Computer Science Teacher
Computer Science Teacher - Thoughts and Information from Alfred Thompson

July, 2007

  • Computer Science Teacher - Thoughts and Information from Alfred Thompson

    The 20 Dumbest Words in Software Development


    Brandon McMillon (a friend who I used to work with) has a great post out titled "The 20 Dumbest Words in Software Development" that should be recommended reading for anyone with a career in software development or who is thinking about a career in software development. For anyone managing a software development effort it should be required reading. Brandon worked at Microsoft for a number of year and is the Chief Software Architect for the software company he works for now. He knows what he is talking about.

    But back to the point of Brandon's article. The article is all about the false idea that doing things the right way costs more time than just jumping in and ignoring recommended processes. There is this whole myth about not having the time to do things right. Students fall into this trap easily because they experience success no matter how much they ignore "doing things the right way."

    Students succeed because a) their projects are really small and b) they are ready, willing and able to spend ridiculous amounts of time on projects. In the world of business and industry projects are bigger, involve more people, and have more finite amounts of time that can be spent on them. Brandon talks about how things work for real on real (and large) projects.

    Save a link to his post, print it out for your students to read, and oh make sure you read it yourself.

    PS: Brandon is promising a series of posts that look like they will be interesting and thought provoking. I've subscribed to his blog already.

  • Computer Science Teacher - Thoughts and Information from Alfred Thompson

    Outreach-in-a-Box: Discovering IT


    NCWIT (National Center for Women & Information Technology) has created a resource for helping to help people in the Information Technology field to introduce middle-school students to the field of computing.  It is now available online.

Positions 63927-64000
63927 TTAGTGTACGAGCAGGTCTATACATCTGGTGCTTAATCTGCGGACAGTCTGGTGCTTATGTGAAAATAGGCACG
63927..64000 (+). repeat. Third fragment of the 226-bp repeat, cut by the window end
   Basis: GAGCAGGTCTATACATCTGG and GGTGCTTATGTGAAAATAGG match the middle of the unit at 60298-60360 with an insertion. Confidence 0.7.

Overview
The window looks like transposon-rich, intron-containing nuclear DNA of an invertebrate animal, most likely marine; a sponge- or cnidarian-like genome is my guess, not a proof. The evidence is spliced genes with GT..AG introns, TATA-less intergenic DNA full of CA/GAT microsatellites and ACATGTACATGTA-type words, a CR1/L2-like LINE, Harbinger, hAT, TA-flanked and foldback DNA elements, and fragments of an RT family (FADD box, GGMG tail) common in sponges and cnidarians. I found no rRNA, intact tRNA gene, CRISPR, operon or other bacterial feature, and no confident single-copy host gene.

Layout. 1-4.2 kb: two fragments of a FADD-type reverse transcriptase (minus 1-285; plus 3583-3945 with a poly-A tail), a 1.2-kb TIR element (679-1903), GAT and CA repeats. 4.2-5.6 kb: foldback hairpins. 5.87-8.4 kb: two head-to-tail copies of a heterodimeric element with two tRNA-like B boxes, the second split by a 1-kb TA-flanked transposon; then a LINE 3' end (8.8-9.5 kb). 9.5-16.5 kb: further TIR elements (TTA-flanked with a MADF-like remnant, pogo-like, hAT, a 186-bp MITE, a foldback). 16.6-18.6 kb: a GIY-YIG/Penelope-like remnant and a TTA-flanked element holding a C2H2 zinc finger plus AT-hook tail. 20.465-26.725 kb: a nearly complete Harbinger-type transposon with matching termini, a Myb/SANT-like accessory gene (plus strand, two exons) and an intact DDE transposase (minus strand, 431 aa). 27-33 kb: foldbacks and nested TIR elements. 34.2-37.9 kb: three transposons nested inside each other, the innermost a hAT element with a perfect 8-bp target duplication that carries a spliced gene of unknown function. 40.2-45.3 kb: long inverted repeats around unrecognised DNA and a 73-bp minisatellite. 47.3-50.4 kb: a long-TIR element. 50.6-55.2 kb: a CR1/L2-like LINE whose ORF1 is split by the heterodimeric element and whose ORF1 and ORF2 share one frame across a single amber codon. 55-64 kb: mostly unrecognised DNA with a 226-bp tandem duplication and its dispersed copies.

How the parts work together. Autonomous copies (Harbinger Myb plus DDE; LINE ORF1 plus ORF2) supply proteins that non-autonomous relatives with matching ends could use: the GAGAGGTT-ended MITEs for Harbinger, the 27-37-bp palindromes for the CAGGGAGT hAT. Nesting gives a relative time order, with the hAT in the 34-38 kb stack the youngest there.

Are you ready to meet and inspire the next generation of computing innovators? Many professionals in IT provide service to their community through youth education. We've made it easy for you to help introduce middle-school students to the world of computing. Outreach-in-a-Box includes everything you need to prepare for and deliver an engaging class presentation at a local middle school -- including a presentation, hands-on robotics activity, and program guide for how to use the materials. All of the materials are available for download.

    You may also want to check out the Gotta Have IT resource from NCWIT.

    Gotta Have IT is an all-in-one computing resource kit designed with educators' needs in mind. A select set of high-quality posters, computing and careers information, digital media and more, the resource kit builds awareness and inspires interest in computing. Gotta Have IT is for all students, but is especially inclusive of girls.

    The people at NCWIT are working hard to help promote attracting more girls/women into the technology field. Like many others they understand that we need to do a better job of educating students to the possibilities while they are still in middle school. College and even high school are just too late. Students are making decisions while still in middle school that impact all of their future education. Programs like the Discovering IT and Gotta Have IT resources are great steps in the right direction.


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  • Computer Science Teacher - Thoughts and Information from Alfred Thompson

    How to Do Cool Things in Visual Basic


    OK here's the deal. If you are teaching Visual Basic, programming in Visual Basic for fun or profit, or just interested in how Visual Basic works you really should be subscribed to the Visual Basic Team Blog. Why? A couple of sample links should tell the story. 

    Four posts by Matt Gertz are particularly good and potentially very useful for teachers, students and hobbyists.

    Creating a "paint by numbers" puzzle application in a four part series. Useful individually or collectively.

    Those of you who used to print out your forms in VB 6.0 or who are just interested in printing out VB forms now will really appreciate the last post. But undo/redo and loading and saving files will also be really useful either as ways to learn yourself or to point students to when these things are outside the scope of your usual curriculum.

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